I also like the idea of him winning the team members over in his own way, even though I feel like the team members’ cold reception of him is rather overdone.
E30. I was hoping that Xiao Mi’s acceptance by the team would be played out more organically, but I guess with a show like this, and for a supporting character, I shouldn’t be surprised that it’s been somewhat glossed over and fast-tracked to its happy conclusion.
I did appreciate that Xiao Bai led by example and supported Xiao Mi, and I rationalize that that would naturally get the other team members to reconsider their positions on the matter.
E31. It’s a little jarring to me still, the massive turnaround from the team towards Xiao Mi. Them singing to him to greet him as they met to go out for their celebratory dinner was really odd, I thought.
But, it’s still gratifying to see Xiao Mi grow into his new role, and do well, as KK’s manager.
The Xiao Mi and Ya Ya connection [VAGUE SPOILERS]
Xiao Mi gets a little loveline with Tong Nian’s friend Ya Ya (Jiang Pei Yao), who happens to be a diehard fan of his, from his Team Solo days.
While this loveline is relegated mostly to a slow-burn, background sort of thing, I had a soft spot for it because I liked the idea that down-and-out, discouraged Xiao Mi, would have such a loyal fan who would support him with stars in her eyes.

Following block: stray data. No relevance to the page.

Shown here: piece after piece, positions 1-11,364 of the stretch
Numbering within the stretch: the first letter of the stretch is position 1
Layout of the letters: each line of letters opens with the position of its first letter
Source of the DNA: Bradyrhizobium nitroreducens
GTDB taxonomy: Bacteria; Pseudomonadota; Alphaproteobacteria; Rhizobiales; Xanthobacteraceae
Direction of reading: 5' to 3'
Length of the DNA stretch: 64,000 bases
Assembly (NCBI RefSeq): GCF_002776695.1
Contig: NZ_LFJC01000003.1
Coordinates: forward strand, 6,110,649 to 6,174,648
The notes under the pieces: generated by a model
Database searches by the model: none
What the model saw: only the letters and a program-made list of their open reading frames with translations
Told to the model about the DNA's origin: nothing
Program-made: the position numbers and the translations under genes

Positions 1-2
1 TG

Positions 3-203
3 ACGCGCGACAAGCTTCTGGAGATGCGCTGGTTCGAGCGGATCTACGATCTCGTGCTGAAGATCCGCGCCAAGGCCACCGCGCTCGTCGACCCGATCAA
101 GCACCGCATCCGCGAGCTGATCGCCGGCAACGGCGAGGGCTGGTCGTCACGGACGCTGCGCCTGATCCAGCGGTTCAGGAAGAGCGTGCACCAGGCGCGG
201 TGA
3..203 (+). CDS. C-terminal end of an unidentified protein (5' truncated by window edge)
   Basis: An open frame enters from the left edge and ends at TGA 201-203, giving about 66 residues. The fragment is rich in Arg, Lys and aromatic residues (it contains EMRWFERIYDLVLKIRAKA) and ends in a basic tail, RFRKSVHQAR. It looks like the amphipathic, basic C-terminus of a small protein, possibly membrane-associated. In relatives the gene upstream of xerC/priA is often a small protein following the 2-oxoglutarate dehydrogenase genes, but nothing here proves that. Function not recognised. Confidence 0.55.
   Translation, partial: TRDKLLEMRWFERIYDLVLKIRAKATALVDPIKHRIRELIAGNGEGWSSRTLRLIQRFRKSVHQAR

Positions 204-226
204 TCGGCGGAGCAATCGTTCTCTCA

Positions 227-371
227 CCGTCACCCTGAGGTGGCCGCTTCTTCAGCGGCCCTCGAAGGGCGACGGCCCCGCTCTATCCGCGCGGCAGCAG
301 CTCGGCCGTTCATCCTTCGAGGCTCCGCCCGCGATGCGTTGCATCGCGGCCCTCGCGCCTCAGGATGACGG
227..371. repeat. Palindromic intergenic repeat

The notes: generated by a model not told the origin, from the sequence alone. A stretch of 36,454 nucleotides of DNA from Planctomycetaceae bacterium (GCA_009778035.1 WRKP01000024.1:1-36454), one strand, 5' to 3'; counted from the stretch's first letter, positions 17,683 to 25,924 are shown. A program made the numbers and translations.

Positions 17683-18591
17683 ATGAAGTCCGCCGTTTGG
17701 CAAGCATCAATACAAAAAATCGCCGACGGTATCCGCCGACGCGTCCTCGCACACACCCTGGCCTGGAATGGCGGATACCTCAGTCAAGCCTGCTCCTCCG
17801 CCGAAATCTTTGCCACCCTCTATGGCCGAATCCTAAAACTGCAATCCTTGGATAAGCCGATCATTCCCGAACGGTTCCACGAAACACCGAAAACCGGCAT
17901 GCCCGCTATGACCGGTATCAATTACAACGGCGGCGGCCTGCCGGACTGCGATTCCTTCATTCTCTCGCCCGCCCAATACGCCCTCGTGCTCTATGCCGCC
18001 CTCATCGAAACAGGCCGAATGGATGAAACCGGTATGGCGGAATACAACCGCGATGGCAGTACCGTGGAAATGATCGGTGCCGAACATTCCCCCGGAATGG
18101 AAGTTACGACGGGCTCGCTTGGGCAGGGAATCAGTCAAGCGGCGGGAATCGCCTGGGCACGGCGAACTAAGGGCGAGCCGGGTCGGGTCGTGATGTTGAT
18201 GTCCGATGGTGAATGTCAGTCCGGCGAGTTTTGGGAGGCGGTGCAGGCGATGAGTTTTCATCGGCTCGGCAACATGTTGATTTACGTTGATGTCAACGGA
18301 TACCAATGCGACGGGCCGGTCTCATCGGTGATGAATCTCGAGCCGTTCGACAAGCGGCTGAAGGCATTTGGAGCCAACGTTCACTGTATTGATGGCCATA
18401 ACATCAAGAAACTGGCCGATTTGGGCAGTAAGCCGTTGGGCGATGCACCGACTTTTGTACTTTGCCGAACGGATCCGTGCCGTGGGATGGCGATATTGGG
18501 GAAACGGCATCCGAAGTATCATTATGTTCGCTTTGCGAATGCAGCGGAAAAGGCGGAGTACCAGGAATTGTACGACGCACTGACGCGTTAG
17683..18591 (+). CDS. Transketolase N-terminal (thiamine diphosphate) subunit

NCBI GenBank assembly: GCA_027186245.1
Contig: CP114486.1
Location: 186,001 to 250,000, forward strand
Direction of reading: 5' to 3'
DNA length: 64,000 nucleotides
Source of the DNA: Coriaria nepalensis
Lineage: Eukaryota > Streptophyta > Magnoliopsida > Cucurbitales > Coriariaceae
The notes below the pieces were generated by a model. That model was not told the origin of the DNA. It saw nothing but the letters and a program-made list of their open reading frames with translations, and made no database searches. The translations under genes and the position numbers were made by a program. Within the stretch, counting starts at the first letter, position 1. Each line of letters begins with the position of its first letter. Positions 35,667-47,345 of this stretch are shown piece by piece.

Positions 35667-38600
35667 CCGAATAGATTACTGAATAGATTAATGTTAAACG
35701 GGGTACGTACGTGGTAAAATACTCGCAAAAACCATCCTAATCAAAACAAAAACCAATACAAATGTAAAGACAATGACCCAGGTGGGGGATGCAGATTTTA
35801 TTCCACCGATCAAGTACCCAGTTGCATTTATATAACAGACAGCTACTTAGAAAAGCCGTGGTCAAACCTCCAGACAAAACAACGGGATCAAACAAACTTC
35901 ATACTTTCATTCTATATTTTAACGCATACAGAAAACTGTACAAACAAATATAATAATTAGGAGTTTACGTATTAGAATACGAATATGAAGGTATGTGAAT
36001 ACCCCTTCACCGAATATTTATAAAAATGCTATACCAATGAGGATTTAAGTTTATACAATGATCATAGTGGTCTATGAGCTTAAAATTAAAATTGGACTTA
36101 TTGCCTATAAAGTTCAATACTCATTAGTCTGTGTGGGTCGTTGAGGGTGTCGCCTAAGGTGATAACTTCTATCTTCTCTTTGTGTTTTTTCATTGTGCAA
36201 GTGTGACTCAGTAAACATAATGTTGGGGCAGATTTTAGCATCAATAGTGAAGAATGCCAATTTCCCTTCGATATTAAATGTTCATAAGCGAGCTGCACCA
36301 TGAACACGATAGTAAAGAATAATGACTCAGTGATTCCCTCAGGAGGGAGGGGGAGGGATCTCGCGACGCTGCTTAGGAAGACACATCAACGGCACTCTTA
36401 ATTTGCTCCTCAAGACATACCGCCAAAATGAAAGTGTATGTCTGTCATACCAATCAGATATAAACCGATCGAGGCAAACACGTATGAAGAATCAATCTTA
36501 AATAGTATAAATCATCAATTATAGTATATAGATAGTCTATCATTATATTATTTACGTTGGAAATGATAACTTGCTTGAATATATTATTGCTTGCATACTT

I would’ve liked this loveline to have been developed more organically, but I was still no less pleased to see this couple get their happy ending by the time our credits rolled on the finale.
Solo’s personal arc [SPOILERS]
Although I didn’t feel very connected to Solo as a character, I felt that it was important for us to understand his backstory, and Show delivered on that.
Not only do we see what happened in the past, when Solo discovered that he had a baby daughter, we also see his struggles in the present, to be a good father to Xiao Ai.
Xiao Ai’s brattiness thankfully gives way to much more warm and open behavior eventually, and while it’s bittersweet to see Xiao Ai leave Solo’s side to stay with mum Su Cheng in Norway, I appreciate that this is often the reality of co-parenting a child, post-divorce.
Additionally, I appreciate that Xiao Ai makes peace with both parents, and even though they are all in an imperfect situation, that the relationships among them have all turned for the better.
Wu Bai’s connection with Ai Qing [SPOILERS]
We’re told fairly early in our story, that Wu Bai has a longstanding crush on Ai Qing, who is his idol, and the entire reason he got into CTF in the first place.
Thereafter, Show maintains this connection, but doesn’t actually give these two much narrative real estate to develop it. Mostly, we see Xiao Bai asking her to have coffee with him, with her declining.
They lock meaningful gazes several times over the course of our story, mostly at competition arenas, but don’t say much at all.
In the end, Xiao Bai is rewarded with a hug, delivered in a professional capacity, but when he asks Ai Qing to have coffee with him, she finally readily agrees. And that’s about it, really.
Ack. This is an arc which I found full of potential (I did feel that Hu Yi Tian did very little, and showed up very little overall, in this show), and I would have really liked Show to have explored Xiao Bai’s crush on Ai Qing more.
With him an up-and-coming CTF star dominating the world rankings, and her a CTF legend herself, I would have loved to have seen more conversation, more interaction, and more sparks between these two. This was a wasted opportunity, I thought.
THOUGHTS ON THE ENDING [SPOILERS]
As I expected, Show gives us a feel-good ending, with happy bows all-around.